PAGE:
Egg prices predicted to surge in the wake of Czech bird flu outbreak

As bird flu continues to spread, the largest cull ever at a Czech poultry farm, affecting 750,000 laying hens, is currently underway. Staff

Written by Staff Published on 05.01.2023 11:22:00 (updated on 05.01.2023) Reading time: 3 minutes

The price of eggs in Czech stores is likely to rise again due to bird flu. Some 750,000 laying hens are being culled this week in West Bohemia due to bird flu, amounting to roughly 15 percent of the approximately 5 million hens in the Czech Republic. It is the largest cull ever at a single Czech poultry farm.

The culled hens would have laid over 600,000 eggs daily, according to the Czech-Moravian Poultry Union.

Czechia is very self-reliant on its own egg production. Farms in the Czech Republic supply approximately 85 percent of the eggs sold in the country. Imports from neighboring countries could potentially help to make up the shortfall in eggs, but prices in other countries are also high due to bird flu.

Egg prices already high due to inflation

Egg prices have already increased substantially last year due to inflation. Figures from the Czech Statistical Office (ČSÚ) show that eggs in November 2022 eggs were 71.9 percent more expensive than they were a year earlier, while food prices overall had risen by 27.1 percent year on year. Only sugar, which rose by 109 percent year on year, had a higher inflation rate among the food categories tracked by the ČSÚ.

Bird flu was confirmed in the village of Brod nad Tichou in the Plzeň region at the end of last year. Originally, some 120,000 hens were scheduled to be culled in the farm in part of one of the three large halls operated by agricultural firm Česká drůbež.

EGGS-ORBIANT PRICE HIKE|Ten eggs at the beginning of 2022 cost an average of CZK 29.37 in stores. In November, the price rose to CZK 48.92, which is an increase of almost 67 percent.

On Monday, however, tests confirmed the infection had spread to a second part of the hall. Veterinarians decided to cull all 220,000 hens from the entire hall, and on Wednesday the State Veterinary Administration (SVS) said that the entire flock of 750,000 hens in three halls will be culled as the spread of the disease could not be prevented.

Czech-Moravian Poultry Union chairwoman Gabriela Dlouhá told ČTK that a large-scale farm like the one operated by Česká drůbež is not typical by Czech standards and is the largest in terms of capacity. Other companies in Czechia have 70,000 hens in their largest halls.

Imports could cover shortfall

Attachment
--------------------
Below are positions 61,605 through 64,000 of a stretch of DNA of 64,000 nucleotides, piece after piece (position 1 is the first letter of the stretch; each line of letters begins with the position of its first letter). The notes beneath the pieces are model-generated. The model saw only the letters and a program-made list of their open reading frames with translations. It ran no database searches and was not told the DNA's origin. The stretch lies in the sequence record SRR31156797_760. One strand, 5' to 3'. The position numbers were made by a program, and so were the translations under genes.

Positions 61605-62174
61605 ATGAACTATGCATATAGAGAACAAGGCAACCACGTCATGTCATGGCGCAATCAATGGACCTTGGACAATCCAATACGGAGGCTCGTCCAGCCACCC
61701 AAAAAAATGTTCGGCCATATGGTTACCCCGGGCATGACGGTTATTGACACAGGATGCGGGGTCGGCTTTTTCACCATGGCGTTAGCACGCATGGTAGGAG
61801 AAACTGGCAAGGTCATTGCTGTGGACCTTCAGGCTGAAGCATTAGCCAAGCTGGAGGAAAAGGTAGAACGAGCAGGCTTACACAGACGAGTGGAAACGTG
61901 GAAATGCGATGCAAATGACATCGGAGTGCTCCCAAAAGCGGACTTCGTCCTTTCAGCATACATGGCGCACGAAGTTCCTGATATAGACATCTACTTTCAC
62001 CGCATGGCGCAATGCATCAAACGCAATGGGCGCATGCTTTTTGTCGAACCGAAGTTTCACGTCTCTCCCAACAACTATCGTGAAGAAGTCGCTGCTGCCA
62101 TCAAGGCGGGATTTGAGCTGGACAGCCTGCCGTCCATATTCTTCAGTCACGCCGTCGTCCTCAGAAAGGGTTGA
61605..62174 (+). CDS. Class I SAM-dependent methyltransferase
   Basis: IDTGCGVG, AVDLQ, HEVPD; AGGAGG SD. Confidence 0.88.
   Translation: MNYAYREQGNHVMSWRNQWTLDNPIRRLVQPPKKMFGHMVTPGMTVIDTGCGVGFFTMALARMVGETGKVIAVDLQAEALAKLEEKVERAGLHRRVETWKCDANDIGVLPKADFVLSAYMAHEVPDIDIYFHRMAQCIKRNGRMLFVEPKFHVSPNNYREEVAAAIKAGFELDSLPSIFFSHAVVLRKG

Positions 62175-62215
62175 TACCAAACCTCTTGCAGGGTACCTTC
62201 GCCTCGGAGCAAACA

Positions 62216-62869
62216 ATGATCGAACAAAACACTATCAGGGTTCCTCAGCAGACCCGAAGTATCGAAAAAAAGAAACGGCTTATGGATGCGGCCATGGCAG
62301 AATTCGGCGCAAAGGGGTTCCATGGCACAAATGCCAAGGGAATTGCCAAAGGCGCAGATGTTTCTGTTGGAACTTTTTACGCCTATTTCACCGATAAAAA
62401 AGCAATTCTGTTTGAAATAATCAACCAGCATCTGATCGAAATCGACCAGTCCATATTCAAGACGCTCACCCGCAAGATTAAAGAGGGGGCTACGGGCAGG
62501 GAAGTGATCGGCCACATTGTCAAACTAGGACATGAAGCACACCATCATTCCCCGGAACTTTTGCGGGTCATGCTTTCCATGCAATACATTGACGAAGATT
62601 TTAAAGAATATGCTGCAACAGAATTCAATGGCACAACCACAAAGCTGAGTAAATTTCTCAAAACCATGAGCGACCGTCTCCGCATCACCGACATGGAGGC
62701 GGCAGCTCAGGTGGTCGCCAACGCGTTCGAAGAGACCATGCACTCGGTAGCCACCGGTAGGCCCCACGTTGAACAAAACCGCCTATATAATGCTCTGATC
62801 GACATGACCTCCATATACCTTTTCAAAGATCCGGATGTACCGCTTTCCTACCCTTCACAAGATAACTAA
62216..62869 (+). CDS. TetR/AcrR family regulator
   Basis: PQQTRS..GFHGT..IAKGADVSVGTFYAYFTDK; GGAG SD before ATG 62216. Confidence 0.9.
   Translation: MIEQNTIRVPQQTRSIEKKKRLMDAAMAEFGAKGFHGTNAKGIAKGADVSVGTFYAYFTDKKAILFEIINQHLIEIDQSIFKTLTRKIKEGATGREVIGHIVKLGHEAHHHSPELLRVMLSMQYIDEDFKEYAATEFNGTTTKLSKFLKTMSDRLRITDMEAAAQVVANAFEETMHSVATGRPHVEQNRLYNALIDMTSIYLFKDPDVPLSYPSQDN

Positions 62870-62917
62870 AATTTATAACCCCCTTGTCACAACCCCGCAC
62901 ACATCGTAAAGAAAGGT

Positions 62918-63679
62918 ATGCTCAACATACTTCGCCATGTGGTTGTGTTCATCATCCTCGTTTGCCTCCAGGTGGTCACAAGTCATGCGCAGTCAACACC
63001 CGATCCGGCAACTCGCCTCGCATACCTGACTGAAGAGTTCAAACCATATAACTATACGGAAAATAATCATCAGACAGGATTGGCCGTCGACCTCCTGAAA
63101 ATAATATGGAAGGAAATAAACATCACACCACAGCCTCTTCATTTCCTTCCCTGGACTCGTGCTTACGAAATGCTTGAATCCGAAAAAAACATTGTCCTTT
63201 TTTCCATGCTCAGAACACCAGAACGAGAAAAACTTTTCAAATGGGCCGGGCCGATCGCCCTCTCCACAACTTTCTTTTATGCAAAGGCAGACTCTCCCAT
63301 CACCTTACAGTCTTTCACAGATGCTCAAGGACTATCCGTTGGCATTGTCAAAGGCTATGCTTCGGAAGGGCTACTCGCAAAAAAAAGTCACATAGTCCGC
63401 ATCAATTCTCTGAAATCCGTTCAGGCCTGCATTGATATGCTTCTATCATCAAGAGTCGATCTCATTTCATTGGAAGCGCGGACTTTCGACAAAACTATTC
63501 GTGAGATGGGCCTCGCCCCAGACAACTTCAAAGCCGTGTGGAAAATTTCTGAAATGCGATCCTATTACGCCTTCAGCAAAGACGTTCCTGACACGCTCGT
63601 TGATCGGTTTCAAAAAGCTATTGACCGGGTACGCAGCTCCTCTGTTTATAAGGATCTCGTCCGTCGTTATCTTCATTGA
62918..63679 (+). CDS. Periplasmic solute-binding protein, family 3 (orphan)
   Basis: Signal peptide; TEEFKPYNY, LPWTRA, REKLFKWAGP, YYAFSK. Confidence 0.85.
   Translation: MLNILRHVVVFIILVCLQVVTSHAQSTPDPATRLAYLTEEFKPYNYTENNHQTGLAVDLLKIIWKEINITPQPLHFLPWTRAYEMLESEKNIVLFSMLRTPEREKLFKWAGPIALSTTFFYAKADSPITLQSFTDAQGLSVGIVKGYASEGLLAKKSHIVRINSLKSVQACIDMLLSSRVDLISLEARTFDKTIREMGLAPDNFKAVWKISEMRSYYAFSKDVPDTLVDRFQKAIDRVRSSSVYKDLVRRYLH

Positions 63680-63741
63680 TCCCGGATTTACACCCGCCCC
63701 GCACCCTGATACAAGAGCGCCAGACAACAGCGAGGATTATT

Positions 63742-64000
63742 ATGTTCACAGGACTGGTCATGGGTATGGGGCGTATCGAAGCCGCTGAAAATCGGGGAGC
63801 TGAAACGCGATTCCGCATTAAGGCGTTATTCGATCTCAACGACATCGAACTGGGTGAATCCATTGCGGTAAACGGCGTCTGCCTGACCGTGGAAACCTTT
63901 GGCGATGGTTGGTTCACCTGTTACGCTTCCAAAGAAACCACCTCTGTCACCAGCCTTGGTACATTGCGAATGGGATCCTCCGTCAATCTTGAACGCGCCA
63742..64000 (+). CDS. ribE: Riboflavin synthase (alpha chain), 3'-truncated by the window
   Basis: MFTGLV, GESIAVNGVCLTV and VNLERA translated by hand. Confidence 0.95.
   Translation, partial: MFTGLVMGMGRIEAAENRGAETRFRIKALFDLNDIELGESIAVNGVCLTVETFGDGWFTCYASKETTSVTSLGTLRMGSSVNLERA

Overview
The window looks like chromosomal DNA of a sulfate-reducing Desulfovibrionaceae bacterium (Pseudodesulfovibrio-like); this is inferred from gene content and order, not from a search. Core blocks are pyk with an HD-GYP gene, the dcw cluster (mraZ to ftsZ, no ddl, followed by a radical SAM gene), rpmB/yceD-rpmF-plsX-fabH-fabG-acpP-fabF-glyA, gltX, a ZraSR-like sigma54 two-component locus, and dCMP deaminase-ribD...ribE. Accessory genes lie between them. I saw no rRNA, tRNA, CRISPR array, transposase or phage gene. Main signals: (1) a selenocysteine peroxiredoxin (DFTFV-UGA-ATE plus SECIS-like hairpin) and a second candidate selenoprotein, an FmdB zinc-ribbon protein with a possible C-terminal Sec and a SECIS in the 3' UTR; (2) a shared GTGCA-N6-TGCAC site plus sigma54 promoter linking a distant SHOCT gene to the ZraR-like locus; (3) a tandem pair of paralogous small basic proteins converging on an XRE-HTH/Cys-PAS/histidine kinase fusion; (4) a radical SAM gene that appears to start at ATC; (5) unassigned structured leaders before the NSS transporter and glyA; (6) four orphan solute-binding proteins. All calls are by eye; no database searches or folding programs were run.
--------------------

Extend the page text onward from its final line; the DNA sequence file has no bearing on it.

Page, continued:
It is not clear how long it will take for Česká drůbež to restore its flock so it can restart egg production. If the company can obtain mature hens chickens, production could be restarted relatively fast, Dlouhá said. Currently, though, there is a shortage of mature hens in Europe due to bird flu. If Česká drůbež buys new-born chicks, it will take about 20 weeks before they start laying, according to Dlouhá.

According to Dlouhá, the egg shortage on the Czech market can partly be covered by imports, given that some foreign farms that were culled in November are starting to recover.

Roughly 35 million eggs were imported into the Czech Republic in November, which is higher than average. Dlouhá added that imports will depend on how much Czech entrepreneurs are willing to pay for imported eggs.

Bird flu cases continue to increase

In December alone, 10 new outbreaks of bird flu were announced in the Czech Republic. The rate of new bird flu outbreaks is continuing to accelerate, the SVS said in a press release. A fourth outbreak of bird flu has already occurred this month in a small poultry farm in Zlín region, the SVS added.


“We appeal to all poultry and bird breeders to observe the principles of biosecurity in farms and the ordered emergency veterinary measures. Changes in health status or increased deaths in farms must be reported immediately to the regional veterinary administration,” SVS central director Zbyněk Semerád said.

The SVS published a set of guidelines in December. Measures include keeping birds indoors when possible and restricting the movement of people in poultry farms only to essential personnel.

According to a December report by the European Center for Disease Prevention and Control, between October 2021 and September 2022, Europe had 2,520 outbreaks of bird flu in poultry, 227 outbreaks in captive birds, and 3,867 detections of the virus in wild birds. This affected some 37 European countries and 50 million birds were culled.

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